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I am trying to understand the relationship between the beta-binomial and the binomial distribution. More specifically, I am trying to show that the limit of the beta-binomial distribution, with $p=a/(a+b)$ is binomial as $a+b$ goes to infinity. I am having trouble showing it. Any useful hints would be very helpful.

For this, I believe I should take the limit of the $\text{beta}(a,b)$ function as $a+b$ go to infinity. Does this exist? According to an answer below this does not exist. I am also hesitant to use the MGF as it seems nasty.

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    $\begingroup$ The MGF (or better, the CF) is not as nasty as it might seem: it's a hypergeometric function, which means its power series has a nice form. However, you could just apply Stirling's approximation to the Gamma function to show directly that the probability mass function converges to the Binomial distribution. $\endgroup$ – whuber Jan 10 '18 at 16:59
  • $\begingroup$ I am trying through sterling's formula. For B(a,b) I seem to get something sensible. However for B(k+a,n-k+b) I don't see how this helps. $\endgroup$ – DanRoDuq Jan 10 '18 at 18:05
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There are at least two ways of seeing this.


The urn interpretation of the distribution can be shown to be

The beta-binomial distribution can also be motivated via an urn model for positive integer values of $\alpha$ and $\beta$, known as the Polya urn model. Specifically, imagine an urn containing $\alpha$ red balls and $\beta$ black balls, where random draws are made. If a red ball is observed, then two red balls are returned to the urn. Likewise, if a black ball is drawn, then two black balls are returned to the urn. If this is repeated $n$ times, then the probability of observing k red balls follows a beta-binomial distribution with parameters $n$,$\alpha$ and $\beta$.

However if $n$ is negligible compared to the number of balls in the urn, adding a few balls back to the urns makes negligible difference for the next draw. It follows that the distribution is simply that of drawing with replacement, which is binomial.


From an algebraic viewpoint, the distribution is $$ {n \choose k} \frac{B(k + \alpha, n - k + \beta)}{B(\alpha, \beta)} . $$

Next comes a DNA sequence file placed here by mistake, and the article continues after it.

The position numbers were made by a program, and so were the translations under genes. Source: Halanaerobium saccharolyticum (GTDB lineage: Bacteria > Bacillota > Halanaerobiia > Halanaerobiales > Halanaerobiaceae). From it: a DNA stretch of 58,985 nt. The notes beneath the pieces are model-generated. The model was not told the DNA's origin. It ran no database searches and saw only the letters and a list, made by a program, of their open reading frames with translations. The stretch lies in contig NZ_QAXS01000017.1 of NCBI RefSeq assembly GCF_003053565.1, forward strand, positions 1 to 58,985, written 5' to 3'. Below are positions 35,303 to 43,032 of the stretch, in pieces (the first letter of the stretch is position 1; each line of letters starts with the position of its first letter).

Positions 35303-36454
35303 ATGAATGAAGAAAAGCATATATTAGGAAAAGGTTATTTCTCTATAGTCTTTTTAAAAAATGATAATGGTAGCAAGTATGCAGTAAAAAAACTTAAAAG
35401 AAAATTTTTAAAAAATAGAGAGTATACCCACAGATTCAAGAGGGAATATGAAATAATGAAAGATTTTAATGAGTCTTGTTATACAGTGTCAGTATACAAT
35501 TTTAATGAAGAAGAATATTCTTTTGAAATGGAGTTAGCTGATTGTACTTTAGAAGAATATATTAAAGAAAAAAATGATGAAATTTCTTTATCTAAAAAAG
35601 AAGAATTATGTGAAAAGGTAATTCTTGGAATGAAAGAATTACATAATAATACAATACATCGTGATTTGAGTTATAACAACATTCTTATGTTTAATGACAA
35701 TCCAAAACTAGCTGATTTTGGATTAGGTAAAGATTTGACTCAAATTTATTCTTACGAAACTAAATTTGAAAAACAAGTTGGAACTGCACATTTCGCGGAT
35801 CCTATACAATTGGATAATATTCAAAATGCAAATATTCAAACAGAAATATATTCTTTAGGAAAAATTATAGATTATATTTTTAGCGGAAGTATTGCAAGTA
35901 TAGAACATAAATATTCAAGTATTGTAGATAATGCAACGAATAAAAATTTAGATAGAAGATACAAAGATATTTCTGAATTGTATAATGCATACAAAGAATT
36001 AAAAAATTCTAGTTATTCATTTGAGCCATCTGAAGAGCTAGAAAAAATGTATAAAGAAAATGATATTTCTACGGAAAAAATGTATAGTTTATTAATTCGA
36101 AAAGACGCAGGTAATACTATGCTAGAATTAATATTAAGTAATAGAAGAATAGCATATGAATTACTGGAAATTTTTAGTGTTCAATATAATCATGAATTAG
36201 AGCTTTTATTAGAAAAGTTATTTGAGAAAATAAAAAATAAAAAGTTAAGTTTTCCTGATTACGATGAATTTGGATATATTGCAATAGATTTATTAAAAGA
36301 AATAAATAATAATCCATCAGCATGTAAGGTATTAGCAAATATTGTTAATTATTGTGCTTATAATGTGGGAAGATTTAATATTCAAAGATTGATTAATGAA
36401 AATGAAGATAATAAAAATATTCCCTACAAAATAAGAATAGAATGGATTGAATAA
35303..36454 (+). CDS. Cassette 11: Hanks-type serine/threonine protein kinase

By the properties of the Beta function

$$ B(x + 1, y) = B(x, y) \frac{x}{x + y}, \\ B(x, y + 1) = B(x, y) \frac{y}{x + y} $$

Specifically,

$$ B(i + \alpha, n - k + \beta) = B(i - 1 + \alpha, n - k + \beta) \frac{i - 1 + \alpha}{i - 1 + n - k + \alpha + \beta}, $$

and for large $\alpha, \beta$, taking into account the Taylor series of $\frac{1}{1 + x}$:

$$ \frac{i - 1 + \alpha}{i - 1 + n - k + \alpha + \beta} = \frac{i - 1 + \alpha}{\alpha} \frac{\alpha}{(\alpha + \beta) \left(1 + \frac{i - 1 + n - k}{\alpha + \beta}\right)} \sim \frac{i - 1 + \alpha}{\alpha} \frac{\alpha}{(\alpha + \beta)} \left(1 - \frac{i - 1 + n - k}{\alpha + \beta}\right) \sim \frac{\alpha}{(\alpha + \beta)} . $$

Continuing this,

$$ \frac{B(k + \alpha, n - k + \beta)}{B(\alpha, \beta)} \sim \frac{B(\alpha, \beta)}{B(\alpha, \beta)} \left( \frac{\alpha}{\alpha + \beta}\right)^k \left( \frac{\beta}{\alpha + \beta} \right)^{n - k} , $$ and the distribution is approximately binomial.

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  • $\begingroup$ Ah what a nice way to do this! $\endgroup$ – DanRoDuq Jan 10 '18 at 19:06
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    $\begingroup$ I guess I am having one issue with this. Although for large he large $\alpha$ $\beta$ the approximation above makes intuitive sense, really for the limit to converge we should have the condition that $p=\alpha/(\alpha+\beta)$. With this in mind I am having trouble formally justifying the last approximation. For example, how can I show that $(\alpha+k)/(\alpha+k+\beta)$ tends to p. $\endgroup$ – DanRoDuq Jan 10 '18 at 20:09
  • $\begingroup$ @DanRoDuq I expanded this a bit in the answer. $\endgroup$ – Ami Tavory Jan 10 '18 at 21:33

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